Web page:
Geophysical Research Letters

Climate model genealogy: Generation CMIP5 and how we got there

Authors


Corresponding author: R. Knutti, Institute for Atmospheric and Climate Science, ETH Zurich, Zurich, Switzerland. (reto.knutti@env.ethz.ch)

Abstract

[1] A new ensemble of climate models is becoming available and provides the basis for climate change projections. Here, we show a first analysis indicating that the models in the new ensemble agree better with observations than those in older ones and that the poorest models have been eliminated. Most models are strongly tied to their predecessors, and some also exchange ideas and code with other models, thus supporting an earlier hypothesis that the models in the new ensemble are neither independent of each other nor independent of the earlier generation. On the basis of one atmosphere model, we show how statistical methods can identify similarities between model versions and complement process understanding in characterizing how and why a model has changed. We argue that the interdependence of models complicates the interpretation of multimodel ensembles but largely goes unnoticed.

Introduction

[2] Global climate models are ubiquitous and irreplaceable tools for projections of future climate change. They evolve and improve, but few people really understand exactly how and why. Model developers have scientific reasons for why they focus on improving on one process or component and not others, but the internal decision making processes for model development are rarely documented publicly. As a result, although new models are presented in detail in the literature and compared with observations, they remain massive and complex black boxes to many users, with many questions remaining unanswered. For example, why were certain parameterizations changed but not others? Which of those changes had the largest impact? Is the model “better” in terms of agreement with observations, or just “better” in terms of a more comprehensive description of the processes? Which variables and data sets were used to evaluate a given model?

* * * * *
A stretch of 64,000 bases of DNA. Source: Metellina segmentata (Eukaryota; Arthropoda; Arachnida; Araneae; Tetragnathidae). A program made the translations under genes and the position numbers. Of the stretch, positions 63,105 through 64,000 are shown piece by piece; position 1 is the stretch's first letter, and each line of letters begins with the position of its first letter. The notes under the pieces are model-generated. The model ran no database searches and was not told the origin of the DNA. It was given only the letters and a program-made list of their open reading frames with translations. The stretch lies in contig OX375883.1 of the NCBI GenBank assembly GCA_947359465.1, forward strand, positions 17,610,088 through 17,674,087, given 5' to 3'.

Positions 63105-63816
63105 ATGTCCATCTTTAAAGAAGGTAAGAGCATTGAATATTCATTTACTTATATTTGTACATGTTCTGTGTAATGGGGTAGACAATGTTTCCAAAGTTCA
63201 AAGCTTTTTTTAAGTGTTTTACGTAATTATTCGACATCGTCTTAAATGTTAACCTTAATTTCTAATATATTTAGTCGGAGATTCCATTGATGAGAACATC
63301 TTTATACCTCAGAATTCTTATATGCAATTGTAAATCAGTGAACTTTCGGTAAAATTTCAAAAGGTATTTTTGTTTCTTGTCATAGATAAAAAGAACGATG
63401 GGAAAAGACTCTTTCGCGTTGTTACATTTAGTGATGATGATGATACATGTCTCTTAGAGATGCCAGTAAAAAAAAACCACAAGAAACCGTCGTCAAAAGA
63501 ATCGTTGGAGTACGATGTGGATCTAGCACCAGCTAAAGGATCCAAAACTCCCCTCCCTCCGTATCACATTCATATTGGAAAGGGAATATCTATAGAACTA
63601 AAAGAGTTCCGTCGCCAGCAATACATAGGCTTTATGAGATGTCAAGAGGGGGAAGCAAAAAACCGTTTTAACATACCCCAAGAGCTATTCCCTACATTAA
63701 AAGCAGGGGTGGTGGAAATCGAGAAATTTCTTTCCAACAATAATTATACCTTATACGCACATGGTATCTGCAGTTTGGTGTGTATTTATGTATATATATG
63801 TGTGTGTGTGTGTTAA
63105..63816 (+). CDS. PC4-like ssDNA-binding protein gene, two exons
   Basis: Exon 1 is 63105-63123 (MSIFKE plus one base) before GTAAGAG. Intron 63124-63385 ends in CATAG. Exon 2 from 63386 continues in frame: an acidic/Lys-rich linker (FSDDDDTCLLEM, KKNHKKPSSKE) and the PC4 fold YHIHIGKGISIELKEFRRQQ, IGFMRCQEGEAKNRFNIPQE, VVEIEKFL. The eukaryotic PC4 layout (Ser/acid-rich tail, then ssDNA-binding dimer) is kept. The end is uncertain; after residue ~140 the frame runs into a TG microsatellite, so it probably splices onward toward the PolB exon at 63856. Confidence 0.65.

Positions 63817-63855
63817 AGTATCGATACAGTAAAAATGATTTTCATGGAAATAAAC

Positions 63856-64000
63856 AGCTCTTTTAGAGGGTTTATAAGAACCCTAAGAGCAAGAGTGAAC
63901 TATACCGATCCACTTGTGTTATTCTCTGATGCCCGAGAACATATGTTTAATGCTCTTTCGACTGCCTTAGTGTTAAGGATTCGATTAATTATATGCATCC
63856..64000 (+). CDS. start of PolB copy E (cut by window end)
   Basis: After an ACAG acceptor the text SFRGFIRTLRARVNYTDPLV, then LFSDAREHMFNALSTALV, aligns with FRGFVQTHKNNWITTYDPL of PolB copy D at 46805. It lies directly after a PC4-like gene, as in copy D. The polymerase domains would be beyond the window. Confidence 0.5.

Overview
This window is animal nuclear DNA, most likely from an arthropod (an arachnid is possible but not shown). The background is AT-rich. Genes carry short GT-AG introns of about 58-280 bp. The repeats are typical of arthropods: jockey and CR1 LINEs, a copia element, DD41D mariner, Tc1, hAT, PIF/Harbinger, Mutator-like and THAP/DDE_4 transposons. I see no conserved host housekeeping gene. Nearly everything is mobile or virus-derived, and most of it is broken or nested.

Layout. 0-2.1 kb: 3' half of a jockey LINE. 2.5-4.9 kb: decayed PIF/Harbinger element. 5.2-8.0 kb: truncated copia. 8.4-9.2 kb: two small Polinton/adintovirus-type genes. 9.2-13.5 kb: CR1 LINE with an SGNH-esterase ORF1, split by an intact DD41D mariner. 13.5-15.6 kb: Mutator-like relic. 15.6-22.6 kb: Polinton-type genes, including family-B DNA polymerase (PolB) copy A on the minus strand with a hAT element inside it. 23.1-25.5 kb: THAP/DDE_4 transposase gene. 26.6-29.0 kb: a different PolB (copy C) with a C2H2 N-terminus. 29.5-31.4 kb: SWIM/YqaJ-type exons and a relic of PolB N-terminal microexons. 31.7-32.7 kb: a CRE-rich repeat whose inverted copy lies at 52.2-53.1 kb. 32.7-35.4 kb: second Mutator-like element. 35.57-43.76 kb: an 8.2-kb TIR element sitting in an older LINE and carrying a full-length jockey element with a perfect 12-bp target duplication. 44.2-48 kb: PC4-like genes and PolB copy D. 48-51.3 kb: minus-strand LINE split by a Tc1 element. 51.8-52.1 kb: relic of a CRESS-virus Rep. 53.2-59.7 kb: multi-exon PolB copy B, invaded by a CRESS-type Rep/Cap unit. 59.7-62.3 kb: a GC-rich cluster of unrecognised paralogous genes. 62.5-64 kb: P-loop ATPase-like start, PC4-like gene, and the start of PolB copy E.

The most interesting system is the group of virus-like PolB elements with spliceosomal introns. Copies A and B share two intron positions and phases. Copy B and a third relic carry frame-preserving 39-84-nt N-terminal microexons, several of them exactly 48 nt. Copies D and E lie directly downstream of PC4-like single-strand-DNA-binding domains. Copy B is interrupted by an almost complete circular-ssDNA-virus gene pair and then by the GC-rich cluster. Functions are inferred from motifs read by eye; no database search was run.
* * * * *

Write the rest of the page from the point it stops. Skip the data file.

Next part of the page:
[3] Because formal methods to quantify uncertainties in projections are complex and direct observational constraints often absent [Knutti et al., 2010; Tebaldi and Knutti, 2007; Weigel et al., 2010], the spread of an ensemble of models is often used as a first-order estimate of projection uncertainty [Meehl et al., 2007]. This assumes that the models are approximately a representative sample of our uncertainty in how to best describe the climate system given limited observations, imperfect understanding, and finite computational resources [Knutti, 2008; Yokohata et al., 2012]. It also assumes that there are not too many similarities that would bias the results. Of course, all models are similar because they describe the same system, but their biases, omissions of processes, simplifications, parameterizations of processes, and numerical approximations are also similar. In other words, they are often similarly biased with regard to reality, in some but not all cases for the same reasons (e.g., high mountains are not resolved in all models). This does not invalidate the use of the ensemble as a first-order estimate of uncertainty but complicates the interpretation.

[4] Masson and Knutti [2011, MK11 hereafter] produced a “family tree” of the Coupled Model Intercomparison Project Phase 2/3 climate models, which documents the similarities between models in an ensemble. For simplicity, we define model similarity as similarity in the model simulated fields because it is unclear how to define similarity of a model code or the underlying process assumptions. The term “model independence” is not used in a sense of statistical independence but loosely to express that the similarity between models sharing code is far greater than between those that do not. Models from the same centers were shown in MK11 to often be very similar in their present day climatology, and models in different centers sharing the same atmospheric model (even in different versions) were also closely related. MK11 argued that such similarities result from the fact that models evolve from their ancestors by modification and by exchange of ideas and code with other groups. Successful pieces are kept, improved, and shared, and less successful parts are replaced. Here, we present an analysis of the newest generation of models to supports this hypothesis.

Results